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place" by reason of it 1 0 The propitiation-place was holy, the place of God's presence, his throne. 11 But most significant for the present purpose is the fact that the propitiation-place was the scene of God's communication with his people.12 Furthermore, the propitiation-place had a special role in the sacrificial ritual of the Day of Atonement as well as during other times of the year. 13 As the scene of God's communication with his people the propitiation-place served, for example, as the focal point for his "appearances" to Moses.14 As an important part of the apparatus of the Day of Atonement ritual it was smeared with blood in connection with the remission of Israel's sins. In connection with other sacrifices, too, the propitiation-place was sprinkled indirectly with blood inasmuch as the blood was directed to the curtain which was in front of the sanctuary.15 The text in Rom presents Christ as the propitiation-place, and the context and text itself speak of revelation and of sacrifice. In v. 21 it is said that the justice of God "has been made manifest" (pephanertai), and in v. 25 itself mention is made of the blood of Christ. The stress in Rom is on the unrestricted nature of the manifestation of Christ as focal point of sacrificial remission of sin in contrast with the restricted manifestation of God's justice in the sacrificial remission of sin under the old dispensation.1* Apocalypse 4,1 In Ap 4,1 the statement is made that there was a "door open in heaven" and that this open door was the occasion for a vision by the seer. The center of the vision is the Messiah under the figure of a lamb which has been slain and which has redeemed through its blood (cf. Ap 5,5-10) Padre Giovanni Rinaldi has suggested that the background of this imagery
and Greek seem to do) on the function of the cult object. The English "propitiationplace" attempts to do the same. 10 Ibid. 112. Lyonnet refers to 1 Chr 28,11, where the sanctuary is called the "house of the propitiation-place" (in the Hebrew, bet hakkappdret; in the LXX: oikos tou exilasmou). 11 Lyonnet, op. cit. 113. 12 Ibid. 113. Ibid. 113f. 14 Nm 7,89. 15 Lvl6,14ff.; Lv 4. 1 It is the "open" nature of Christ's manifestation as portrayed in Rom 3,25 which SandayHeadlam cite as being one reason why hilastrion should not be understood with reference to the cover of the holy of holies (op. cit. 87). But this argumentation is valid only if the supposition on which it is based is valid : that the Christian cult "fulfills" the Old Law cult in terms of exact correspondence.

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is the ideal temple of Ez 46,1-12, with its open gate between the outer and inner court to permit the people to see the sacrifices performed in the latter place.17 Whether this specific attribution is justified or not, it is clear from the presence of the sacrificed lamb that there is general question of some sacred building.18 Further, it is this open door which seems to allow the seer to have the lengthy vision which culminates in the open holy of holies and the vision of the Ark of the Covenant (Ap 11,19) and which in turn permits a new vision.19 Thus it would seem that the "slain lamb" which is the center of the vision is associated with the door which had been opened and with the holy of holies which had been opened. Again, though in a context considerably different from the context of Rom 3 and in a different genre of writing, there is the theme of a revelation associated with Christ's sacrifice. Hebrews 9,26 Against the background of Rom 3,21-26 and Ap 4,1 it would seem legitimate to place Heb 9,26. For in Heb 9,26 there is question of Christ becoming manifest through sacrifice. True, the context of the Heb passage is quite different from that of either Rom or Ap. Further, there is always a risk involved in wandering through the NT, pointing to analogies here and there. But in the case of the sacrifice-revelation association it would seem that the combination is too unusual to be fortuitous, particularly when it is placed against a similar association in the OT and against the passion catechesis in which Christ's death on the cross is associated by all three Synoptics with the rending of the veil in the temple.20 Granted the existence of a N T category linking sacrifice and revelation, it does not follow that the category is to be interpreted univocally in every passage in which it occurs. In Heb it should be interpreted in the light of the context of Heb.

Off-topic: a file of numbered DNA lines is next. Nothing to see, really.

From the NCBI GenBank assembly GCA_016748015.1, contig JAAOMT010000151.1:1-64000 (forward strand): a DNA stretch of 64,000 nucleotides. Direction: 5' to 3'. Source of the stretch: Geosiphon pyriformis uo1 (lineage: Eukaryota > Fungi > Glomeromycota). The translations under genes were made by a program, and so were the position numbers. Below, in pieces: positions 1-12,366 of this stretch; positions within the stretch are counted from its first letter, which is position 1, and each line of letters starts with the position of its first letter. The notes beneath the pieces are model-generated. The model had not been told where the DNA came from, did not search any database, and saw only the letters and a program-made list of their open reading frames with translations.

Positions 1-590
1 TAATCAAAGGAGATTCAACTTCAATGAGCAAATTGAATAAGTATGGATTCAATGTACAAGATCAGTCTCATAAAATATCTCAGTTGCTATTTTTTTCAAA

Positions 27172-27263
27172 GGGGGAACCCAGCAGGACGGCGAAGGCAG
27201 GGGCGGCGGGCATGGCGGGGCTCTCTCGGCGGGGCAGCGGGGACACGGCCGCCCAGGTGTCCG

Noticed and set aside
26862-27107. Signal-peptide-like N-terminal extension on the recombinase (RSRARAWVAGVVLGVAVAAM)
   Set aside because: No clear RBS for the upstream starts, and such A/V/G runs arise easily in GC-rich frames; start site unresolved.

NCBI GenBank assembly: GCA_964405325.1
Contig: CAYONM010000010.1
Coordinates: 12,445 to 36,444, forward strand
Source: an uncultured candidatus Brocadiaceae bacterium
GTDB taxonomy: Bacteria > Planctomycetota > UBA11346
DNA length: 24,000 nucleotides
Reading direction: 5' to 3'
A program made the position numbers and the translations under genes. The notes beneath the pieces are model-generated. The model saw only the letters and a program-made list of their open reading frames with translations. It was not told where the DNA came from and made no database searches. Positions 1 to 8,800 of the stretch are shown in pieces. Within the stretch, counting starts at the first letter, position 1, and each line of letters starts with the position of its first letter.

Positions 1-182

17 Giovanni Rinaldi, C.R.S., "La porta aperta nel cielo," CBQ 25 (1963) 336-347, especially 343f. is Ibid. 341. 19 "Nella porta che 'sta aperta* e nella voce che invita a salire concretizzato in immagine il pensiero dell'iniziativa, che parte da Dio, per l'elevazione dell'uomo alla conoscenza dei misteri." Ibid. 346. 20 Cf. J. E. Yates, The Spirit and the Kingdom (London: SPCK, 1963) 232-237 (Appendix A) : "The Velum Scissum: Mark 15.38." Yates maintains that the veil in question is the inner veil of the temple, and that the reference is to the historical death of Jesus on the cross and to the divine acceptance of his sacrifice. It is Christ as the new temple who is thus revealed (cf. 236f.). In Mt, as in Mk, the rending of the veil is placed immediately after the verse describing the death of Jesus ; in Lk, it is immediately before.